Series:Pacific BooksAngus and Robertson
1961series - publisher The establishment of this paperback imprint of Angus Robertson was spearheaded by Beatrice Davis. It started with print runs of 20,000 in 1961 (Paper Empires: History of Book in Australia, 18).This paperback series, published by Angus and Robertson, contains both numbered and unnumbered volumes.
‘The Great Australian Loneliness’ : On Writing an Inter-Asian Biography of Ernestine HillMeaghan Morris,
2014single work criticism — Appears in:
Journal of Intercultural Studies,vol.
32014;(p. 238-249)'The Great Australian Loneliness (1937) is a famous book of travel reportage by Ernestine Hill (1899–1972), a key figure in the mid-twentieth century shaping of popular media culture in Australia. Through her journalism she disseminated debate about the great public issues of her day: the status of Aboriginal peoples, immigration from Asia and the state’s role in national development. In this paper, I take the White Australian ‘loneliness’ her title invokes as a methodological challenge to situate both her life and the ethnically diverse sociability she actually described in an inter-Asian framework of analysis capable of unsettling those bonds between ethnicity and nationality that many twentieth-century writers worked so hard to secure. In the process, I argue for an ‘Australian Asian’ approach to cultural history.' (Publication abstract)
Ernestine Hill and the North : Reading Race and Indigeneity In the Great Australian Loneliness and The TerritoryAdam Gall,
2013single work criticism — Appears in:
Journal of Australian Studies,1 Junevol.
22013;(p. 194-207)'This article examines the work of Ernestine Hill (1899–1972), an Australian journalist, travel writer, and broadcaster. It begins by elaborating some of the ways in which Hill's life and work have been given scholarly treatment previously, and then it proposes a reading of her work in terms of the themes of race and belonging—in particular, the relationship between whiteness and indigeneity in her written depictions of Australia's far north. The article draws upon the conceptual framework developed by Terry Goldie and Penelope Ingram to read Hill's collection of travel pieces,The Great Australian Loneliness (1937), and her historical writing in The Territory (1951).' (Authors abstract)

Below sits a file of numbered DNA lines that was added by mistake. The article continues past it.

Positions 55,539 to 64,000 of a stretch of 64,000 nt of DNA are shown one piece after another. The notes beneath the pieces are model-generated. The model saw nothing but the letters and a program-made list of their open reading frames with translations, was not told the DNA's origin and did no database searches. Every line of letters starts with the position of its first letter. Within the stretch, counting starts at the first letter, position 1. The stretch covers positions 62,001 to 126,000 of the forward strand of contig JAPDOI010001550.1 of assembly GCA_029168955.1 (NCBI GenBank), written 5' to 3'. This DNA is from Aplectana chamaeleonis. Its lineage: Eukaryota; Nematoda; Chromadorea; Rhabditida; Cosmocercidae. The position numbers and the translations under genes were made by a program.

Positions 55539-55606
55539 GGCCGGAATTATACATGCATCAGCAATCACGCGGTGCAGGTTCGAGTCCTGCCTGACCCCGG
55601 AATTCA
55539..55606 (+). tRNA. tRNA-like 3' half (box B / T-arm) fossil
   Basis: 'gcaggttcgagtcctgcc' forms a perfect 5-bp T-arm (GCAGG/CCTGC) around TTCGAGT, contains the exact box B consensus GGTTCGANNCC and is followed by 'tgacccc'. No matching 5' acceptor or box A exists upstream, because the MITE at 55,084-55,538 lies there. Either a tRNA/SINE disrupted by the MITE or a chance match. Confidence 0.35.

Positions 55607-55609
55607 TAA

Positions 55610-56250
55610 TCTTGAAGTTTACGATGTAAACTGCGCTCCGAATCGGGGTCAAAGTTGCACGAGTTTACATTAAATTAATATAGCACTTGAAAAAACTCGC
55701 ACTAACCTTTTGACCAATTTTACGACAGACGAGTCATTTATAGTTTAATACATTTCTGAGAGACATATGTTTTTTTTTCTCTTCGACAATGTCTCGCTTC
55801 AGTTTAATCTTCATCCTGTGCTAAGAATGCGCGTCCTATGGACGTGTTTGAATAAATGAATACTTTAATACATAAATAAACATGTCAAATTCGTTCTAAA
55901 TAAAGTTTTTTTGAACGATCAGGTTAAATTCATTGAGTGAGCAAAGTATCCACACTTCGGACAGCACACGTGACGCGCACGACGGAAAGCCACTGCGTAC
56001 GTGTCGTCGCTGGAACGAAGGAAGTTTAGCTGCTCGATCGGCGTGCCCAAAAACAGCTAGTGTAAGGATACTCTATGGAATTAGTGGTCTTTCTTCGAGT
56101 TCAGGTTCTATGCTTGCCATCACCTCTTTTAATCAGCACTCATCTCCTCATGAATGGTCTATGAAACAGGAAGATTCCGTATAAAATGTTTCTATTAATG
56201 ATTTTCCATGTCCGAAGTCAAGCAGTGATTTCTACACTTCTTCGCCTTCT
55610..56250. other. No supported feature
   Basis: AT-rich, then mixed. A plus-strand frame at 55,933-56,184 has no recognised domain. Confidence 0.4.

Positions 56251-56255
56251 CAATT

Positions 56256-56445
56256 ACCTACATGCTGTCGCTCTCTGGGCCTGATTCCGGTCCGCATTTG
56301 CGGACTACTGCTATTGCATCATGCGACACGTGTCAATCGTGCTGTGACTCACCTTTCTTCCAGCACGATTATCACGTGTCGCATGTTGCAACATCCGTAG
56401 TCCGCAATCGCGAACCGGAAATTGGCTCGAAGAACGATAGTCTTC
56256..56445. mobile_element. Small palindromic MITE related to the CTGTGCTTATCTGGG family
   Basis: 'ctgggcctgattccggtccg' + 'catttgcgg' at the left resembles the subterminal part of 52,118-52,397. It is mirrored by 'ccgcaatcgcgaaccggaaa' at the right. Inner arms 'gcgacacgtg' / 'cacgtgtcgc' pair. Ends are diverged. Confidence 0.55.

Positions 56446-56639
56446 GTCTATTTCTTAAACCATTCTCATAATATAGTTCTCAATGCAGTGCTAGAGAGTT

The Transnational Fantasy : The Case of James CowanPeter Matthews,
2012single work criticism — Appears in:
12012;(p. 67-73)'Recent criticism has seen the rise of an approach to literature that views texts as products of 'transnationalism,' a move that arises from a growing sense that, in a global age, authors should not be bounded by the traditional limits of national culture. In her book Cosmopolitan Style: Modernism Beyond the Nation (2006), for instance, Rebecca Walkowitz looks at how this trend has evolved in world Anglophone literature, extending from canonical writers like Joseph Conrad, James Joyce, and Virginia Woolf to such contemporary authors as Salman Rushdie, Kazuo Ishiguro, and W.G. Sebald. In the field of Australian literature, the question of transnationalism is often linked to issues of postcolonialism, as reflected in recent critical works like Graham Huggan's Australian Literature: Postcolonialism, Racism, Transnationalism (2007) and Nathanael O'Reilly's edited collection Postcolonial Issues in Australian Literature (2010), both of which examine how Australian literature and culture have metamorphosed in the new global context. While there is little doubt that world literature has been affected in important ways by this broadening of literary stage, there seems to be a widespread conflation between two similar but different terms: the transnational and transcultural. For while it is true that the culture of many countries arises from a cosmopolitan and diverse assortment of influences, this loosening of cultural boundaries between nations is far from being simultaneous with the decline of the state.' (Author's introduction)